Hi Jeannie - the only thing that would have been odd is if such a scene was EASY to write - particularly after losing your mom but also in general, because for it to have impact to the readers it has to first have impact to us as writers.

By the way - The COVER is awesome - first time I've seen it. And I love your "furry" writing partners.


Rebecca Cantrell said...

What a wonderful, touching post, Jeannie. I teared up while reading it. And I very much agree with Josh about how strong and courageous you are.

Fuzzy companions can be a help. Mine just talk all the time, although I have no idea what they're saying (it sounds like, "Do it now!" but I never knwo what it is).

Charlene Ann Baumbich said...

I am sorry about the loss of your mother.

For a year after my mother's death (1975), I could not watch hospital scenes on TV. Glad I was not yet a writer back then! But since becoming an author (1991), I have cried my way through many scenes that evoke deep personal pain or joy. I agree with what Graham Brown said. I believe when we allow the pain to wash through us--out of our hearts, into our fingertips, onto the screen, ultimately to the eyes of the reader--they "feel" right along with us.

I love the way you told the story. Kornflake, my big red dog, often delivers my warm fuzzies! But here's one from me XO.

Terry Stonecrop said...

I'm sorry about your mother and you coped so well. Good for you.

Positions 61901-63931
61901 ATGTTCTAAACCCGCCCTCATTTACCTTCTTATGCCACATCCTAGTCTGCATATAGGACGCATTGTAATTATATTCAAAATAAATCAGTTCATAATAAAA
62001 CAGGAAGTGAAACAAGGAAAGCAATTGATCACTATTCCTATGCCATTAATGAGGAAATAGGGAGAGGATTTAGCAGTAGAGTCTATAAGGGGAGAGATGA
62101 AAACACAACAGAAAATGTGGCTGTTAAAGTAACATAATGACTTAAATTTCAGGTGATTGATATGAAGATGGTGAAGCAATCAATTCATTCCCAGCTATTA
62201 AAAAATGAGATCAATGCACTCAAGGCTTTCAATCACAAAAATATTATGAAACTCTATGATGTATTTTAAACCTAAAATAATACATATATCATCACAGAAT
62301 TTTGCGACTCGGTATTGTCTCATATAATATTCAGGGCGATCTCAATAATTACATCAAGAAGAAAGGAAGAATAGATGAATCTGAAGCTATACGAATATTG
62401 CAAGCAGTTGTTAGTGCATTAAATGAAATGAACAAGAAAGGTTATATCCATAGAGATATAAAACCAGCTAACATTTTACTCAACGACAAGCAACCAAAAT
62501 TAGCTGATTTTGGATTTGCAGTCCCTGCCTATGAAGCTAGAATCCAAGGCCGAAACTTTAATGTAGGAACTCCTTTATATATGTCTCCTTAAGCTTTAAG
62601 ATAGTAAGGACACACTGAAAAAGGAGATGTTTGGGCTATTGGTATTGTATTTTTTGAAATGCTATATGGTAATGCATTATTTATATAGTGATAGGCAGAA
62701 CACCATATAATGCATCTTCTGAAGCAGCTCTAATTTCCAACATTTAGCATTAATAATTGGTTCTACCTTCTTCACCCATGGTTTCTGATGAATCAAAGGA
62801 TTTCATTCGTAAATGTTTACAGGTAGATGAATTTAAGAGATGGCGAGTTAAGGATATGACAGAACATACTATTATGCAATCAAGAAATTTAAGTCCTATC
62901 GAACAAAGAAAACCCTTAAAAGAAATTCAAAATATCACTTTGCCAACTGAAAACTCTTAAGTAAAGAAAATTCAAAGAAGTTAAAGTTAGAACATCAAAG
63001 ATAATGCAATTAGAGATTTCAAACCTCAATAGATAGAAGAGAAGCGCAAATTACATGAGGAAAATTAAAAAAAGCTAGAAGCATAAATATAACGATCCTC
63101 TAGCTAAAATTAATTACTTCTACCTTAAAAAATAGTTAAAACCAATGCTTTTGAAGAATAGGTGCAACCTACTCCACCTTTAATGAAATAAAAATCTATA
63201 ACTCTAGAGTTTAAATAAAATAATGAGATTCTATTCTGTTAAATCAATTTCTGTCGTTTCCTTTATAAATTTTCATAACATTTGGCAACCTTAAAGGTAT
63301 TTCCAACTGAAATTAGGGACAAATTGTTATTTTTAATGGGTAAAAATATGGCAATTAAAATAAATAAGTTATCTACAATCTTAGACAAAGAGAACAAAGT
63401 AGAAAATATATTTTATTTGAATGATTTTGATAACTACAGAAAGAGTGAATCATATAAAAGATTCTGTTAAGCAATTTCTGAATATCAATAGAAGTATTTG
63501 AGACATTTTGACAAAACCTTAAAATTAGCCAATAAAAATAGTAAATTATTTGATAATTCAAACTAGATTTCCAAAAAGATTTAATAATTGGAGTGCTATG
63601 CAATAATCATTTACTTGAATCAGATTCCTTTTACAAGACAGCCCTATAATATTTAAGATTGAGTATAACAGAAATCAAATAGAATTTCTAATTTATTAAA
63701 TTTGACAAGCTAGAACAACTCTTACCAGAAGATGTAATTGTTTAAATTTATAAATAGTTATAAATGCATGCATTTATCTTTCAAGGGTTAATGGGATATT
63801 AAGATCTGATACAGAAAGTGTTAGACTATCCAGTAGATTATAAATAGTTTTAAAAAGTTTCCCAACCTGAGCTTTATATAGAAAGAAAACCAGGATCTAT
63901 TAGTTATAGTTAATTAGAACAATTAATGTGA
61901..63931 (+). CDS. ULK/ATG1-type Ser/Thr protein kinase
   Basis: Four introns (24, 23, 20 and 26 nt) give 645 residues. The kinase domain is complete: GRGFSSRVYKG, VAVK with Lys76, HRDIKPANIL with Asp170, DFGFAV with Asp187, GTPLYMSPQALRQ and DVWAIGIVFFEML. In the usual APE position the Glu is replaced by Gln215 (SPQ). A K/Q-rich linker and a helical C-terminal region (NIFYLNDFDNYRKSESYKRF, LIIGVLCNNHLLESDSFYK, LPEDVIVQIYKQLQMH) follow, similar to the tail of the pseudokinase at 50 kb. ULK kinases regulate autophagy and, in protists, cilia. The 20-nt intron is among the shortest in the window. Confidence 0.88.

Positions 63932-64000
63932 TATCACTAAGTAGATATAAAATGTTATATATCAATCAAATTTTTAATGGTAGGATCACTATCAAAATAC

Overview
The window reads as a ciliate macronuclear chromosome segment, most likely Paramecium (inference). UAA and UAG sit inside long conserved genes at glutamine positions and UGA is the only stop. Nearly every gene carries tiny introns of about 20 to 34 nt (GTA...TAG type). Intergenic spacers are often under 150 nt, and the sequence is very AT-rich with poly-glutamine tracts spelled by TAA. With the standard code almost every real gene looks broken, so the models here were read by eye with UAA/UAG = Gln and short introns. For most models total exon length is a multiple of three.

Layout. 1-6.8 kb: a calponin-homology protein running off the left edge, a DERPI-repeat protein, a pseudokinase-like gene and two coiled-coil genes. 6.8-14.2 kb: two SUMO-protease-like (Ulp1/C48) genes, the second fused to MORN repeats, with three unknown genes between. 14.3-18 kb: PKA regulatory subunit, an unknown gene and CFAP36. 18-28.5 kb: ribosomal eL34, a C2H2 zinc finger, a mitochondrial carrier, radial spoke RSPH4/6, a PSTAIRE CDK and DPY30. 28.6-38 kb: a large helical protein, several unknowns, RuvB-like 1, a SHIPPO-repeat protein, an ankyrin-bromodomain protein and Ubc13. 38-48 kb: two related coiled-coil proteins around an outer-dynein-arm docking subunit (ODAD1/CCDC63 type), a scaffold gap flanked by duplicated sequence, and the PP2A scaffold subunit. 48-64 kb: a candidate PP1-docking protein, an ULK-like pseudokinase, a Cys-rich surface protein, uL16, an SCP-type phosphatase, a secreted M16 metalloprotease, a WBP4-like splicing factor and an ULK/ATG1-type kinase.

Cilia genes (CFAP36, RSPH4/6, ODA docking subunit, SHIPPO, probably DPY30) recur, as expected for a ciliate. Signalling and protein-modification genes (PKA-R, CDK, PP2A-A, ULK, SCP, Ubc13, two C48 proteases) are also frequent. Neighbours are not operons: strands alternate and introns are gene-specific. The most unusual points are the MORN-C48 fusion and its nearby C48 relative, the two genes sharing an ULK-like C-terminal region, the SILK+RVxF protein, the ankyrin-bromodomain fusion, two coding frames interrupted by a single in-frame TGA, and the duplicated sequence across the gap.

Love the names of your fuzzy friends. :)

Jeannie Holmes said...

(I'm in a time crunch here with a major deadline breathing down my neck so I'm doing my best to get everyone in at once. Forgive me if I seem abrupt, but "stressed" doesn't begin to cover me today.)

Josh -- Thanks for your kind words. Sometimes we don't always show death the proper respect in our fiction, but I'm hoping what I've written has found a balance between the flippant and the emotional. If that makes sense.

Soph -- Thanks, girl. This entire second book has been a bugger to write, in all honesty, even before factoring in all my personal issues. I'm starting to see a light at the end of the tunnel, though. I keep telling myself to keep plugging away at the pages and I can have a full mental collapse later.

Graham -- Thanks, Graham. Once I finally did write the scene, and after spending a day with the Fuzz Patrol, I felt better, ironically. The last few months have been a major roller coaster -- Mom, new editor, new cover, and now today I find out a new release date. (Moving from June 22 to July 6.) When all this is over, I'm taking a month off for vacation. Geez. :)

Becky -- Aw, honey, I did mean to make anyone cry! I just answered the question. :) I think I'd go completely insane without my Fuzz Patrol. They can drive me nuts but I love 'em. They're just too darn cute.

Charlene - Thanks so much. I understand your feelings toward hospitals. Although my mother wasn't in on when she passed, I worked in plenty of them to know exactly what you mean. My agent has told me more than once through all of this "You'll finish the book when you finish it. Don't push yourself." That doesn't work for me. Focusing on the writing, even the Dreaded Body Scene when I wrote it, has helped me cope. I'll be a complete basket case by the time I'm done, I'm sure, but that won't be any big news to those who know me. (Stop snickering, Becky and Kelli.)

I love the name Kornflake, by the way. ;)

Terry -- Thanks. The Fuzz Patrol's names are stories unto themselves, and it's never dull around here. :)

Kelli Stanley said...

Jeannie, all I can say is: you are brave beyond words.

And, of course, I love you. :)


Jeannie Holmes said...

Thanks, Kelli. You know I love you, too, dahlin'. :)

Shane Gericke said...

I think your dear mother is smiling down on you for this most caring and lovely blog, Jeannie. Thank you for sharing with us. And accept my deepest condolences on your mom's passing. That she gave us you is a living testament that we will all continue to enjoy.